When Chest Pain Becomes a Problem – What to Do

Man experiences chest pain and wonders if he needs to seek treatment for a cardiac event

Let’s get right to it and say that while chest pain, known as angina, can have many causes, it should never be ignored due to the possibility of it being a precursor for severe cardiovascular events. As such, if you are experiencing a medical emergency, be sure to dial 911 immediately or get to your nearest emergency room. If you have a non-emergent, persistent chest pain that cannot be explained away, be sure to visit your primary care specialist or cardiologist urgently to have it evaluated. Let’s explore some of the non-cardiac-related chest pain many of us will experience:

GERD (Chronic Acid Reflux)

There’s a reason why it’s called heartburn, and millions of Americans experience it regularly. Chronic acid reflux, also known as gastroesophageal reflux disease or Gerd, can cause a burning sensation in the middle of the chest. In particularly severe cases, it can feel like a heart attack. How can you tell it’s acid reflux? It typically happens after a large or fatty meal; it tends to accompany a sour taste in your mouth. It usually doesn’t take your breath away or make you faint and can often be controlled, at least temporarily, with over-the-counter antacids like Tums. You may also experience this more often when lying flat, especially if you eat soon before bed.

Intestinal Gas

It may only be gas, but this, too, can send some severe pain into the center of your abdomen. Typically, you will feel gas pain under the lower part of your rib cage anywhere across your abdomen. This pain may radiate elsewhere in the abdominal or chest cavity. Gas pain is usually very transient and very sharp. It does not typically take your breath away, and you usually won’t feel it in your shoulder or down your arm – two possible signs of a heart attack.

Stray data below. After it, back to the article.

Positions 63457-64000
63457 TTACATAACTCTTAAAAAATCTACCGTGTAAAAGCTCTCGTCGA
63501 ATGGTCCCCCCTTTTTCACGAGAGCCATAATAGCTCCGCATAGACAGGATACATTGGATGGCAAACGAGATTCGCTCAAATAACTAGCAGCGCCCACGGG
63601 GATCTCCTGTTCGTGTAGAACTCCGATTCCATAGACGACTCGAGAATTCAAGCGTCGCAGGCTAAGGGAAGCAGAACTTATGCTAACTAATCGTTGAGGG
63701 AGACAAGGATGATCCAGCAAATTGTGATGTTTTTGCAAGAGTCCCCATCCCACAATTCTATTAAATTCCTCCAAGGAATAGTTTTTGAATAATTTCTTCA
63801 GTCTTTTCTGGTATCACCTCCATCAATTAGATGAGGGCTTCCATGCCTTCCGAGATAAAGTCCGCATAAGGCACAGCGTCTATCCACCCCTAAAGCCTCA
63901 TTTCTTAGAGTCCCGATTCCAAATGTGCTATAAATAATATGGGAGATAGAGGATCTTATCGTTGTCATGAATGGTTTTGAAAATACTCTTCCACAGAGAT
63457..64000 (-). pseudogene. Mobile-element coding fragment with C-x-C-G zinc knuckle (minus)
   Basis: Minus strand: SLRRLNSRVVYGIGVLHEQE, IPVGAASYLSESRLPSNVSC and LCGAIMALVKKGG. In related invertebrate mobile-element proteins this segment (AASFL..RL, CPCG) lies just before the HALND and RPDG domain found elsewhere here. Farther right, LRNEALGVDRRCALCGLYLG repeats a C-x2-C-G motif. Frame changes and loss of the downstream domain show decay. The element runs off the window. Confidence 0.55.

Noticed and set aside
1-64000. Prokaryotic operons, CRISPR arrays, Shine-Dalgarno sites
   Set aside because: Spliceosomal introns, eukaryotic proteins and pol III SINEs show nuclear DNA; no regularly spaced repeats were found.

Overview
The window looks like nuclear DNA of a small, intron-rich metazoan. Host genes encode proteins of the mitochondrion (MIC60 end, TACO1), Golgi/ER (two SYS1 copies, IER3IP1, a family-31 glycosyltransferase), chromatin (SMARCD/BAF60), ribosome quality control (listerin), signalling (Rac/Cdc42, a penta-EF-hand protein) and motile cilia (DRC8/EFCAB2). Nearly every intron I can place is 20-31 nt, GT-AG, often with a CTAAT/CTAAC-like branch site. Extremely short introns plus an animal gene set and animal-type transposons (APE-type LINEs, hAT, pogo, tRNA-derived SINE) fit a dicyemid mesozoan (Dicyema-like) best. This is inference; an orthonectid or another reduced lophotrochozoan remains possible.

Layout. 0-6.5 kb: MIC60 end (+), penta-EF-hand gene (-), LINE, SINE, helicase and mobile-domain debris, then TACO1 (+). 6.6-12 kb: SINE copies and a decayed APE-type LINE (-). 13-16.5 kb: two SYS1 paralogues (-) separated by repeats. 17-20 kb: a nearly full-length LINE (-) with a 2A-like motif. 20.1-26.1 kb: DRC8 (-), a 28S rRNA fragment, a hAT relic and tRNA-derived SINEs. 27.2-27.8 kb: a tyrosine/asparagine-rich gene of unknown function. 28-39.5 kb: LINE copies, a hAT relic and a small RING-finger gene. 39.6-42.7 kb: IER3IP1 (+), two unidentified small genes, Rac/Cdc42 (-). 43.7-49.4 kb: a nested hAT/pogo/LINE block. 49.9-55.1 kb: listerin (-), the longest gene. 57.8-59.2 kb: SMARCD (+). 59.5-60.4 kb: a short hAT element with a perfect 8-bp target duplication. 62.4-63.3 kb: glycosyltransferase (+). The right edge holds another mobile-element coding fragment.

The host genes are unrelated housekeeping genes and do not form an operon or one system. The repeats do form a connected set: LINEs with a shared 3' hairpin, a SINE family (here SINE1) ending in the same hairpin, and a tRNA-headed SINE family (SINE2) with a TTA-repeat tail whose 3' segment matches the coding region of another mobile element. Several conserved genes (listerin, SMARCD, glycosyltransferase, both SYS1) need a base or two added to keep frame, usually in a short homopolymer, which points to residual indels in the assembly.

Even heart palpitations are most often a non-life-threatening condition known as Afib or atrial fibrillation, or several other cardiac arrhythmias – heart rhythm irregularities. These palpitations are often transient, only happening once in a while but can range from mild to debilitating. Atrial fibrillation is a leading cause of visits to the ER due to chest pain. While most arrhythmias are not immediately life-threatening, they carry potentially significant long-term risks, including a five times greater risk of stroke and heart attacks and a higher risk of congestive heart disease later on in life.

Chest pain can also be a warning sign of an impending heart attack; naturally, this is the most worrisome potential consideration. When the arteries that feed the heart with oxygen-rich blood begin to occlude or narrow due to plaque buildup, they starve the heart of the oxygen it needs to work correctly. Eventually, when the blockage is significant enough, heart tissue begins to die, which is known as a myocardial infarction or a heart attack. While a better understanding of heart attacks has made detection and treatment more rapid and effective, the heart never fully recovers from this event, so prevention is always the best course of action.

While heart attack prevention is an excellent topic for a future blog, every patient should prioritize proper exercise, improve diet and hydration, quit smoking reduce alcohol consumption, and lose weight. These offer the fastest and best paths to minimize their risk.

Once again, if you’re experiencing chest pain, get checked out immediately and never delay in seeking emergency care or calling 911 if you believe you are having a heart attack. Being safe is always the best policy, regardless of the time of day or night.

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Dr. Tordini is a part of Florida Medical Clinic in Tampa

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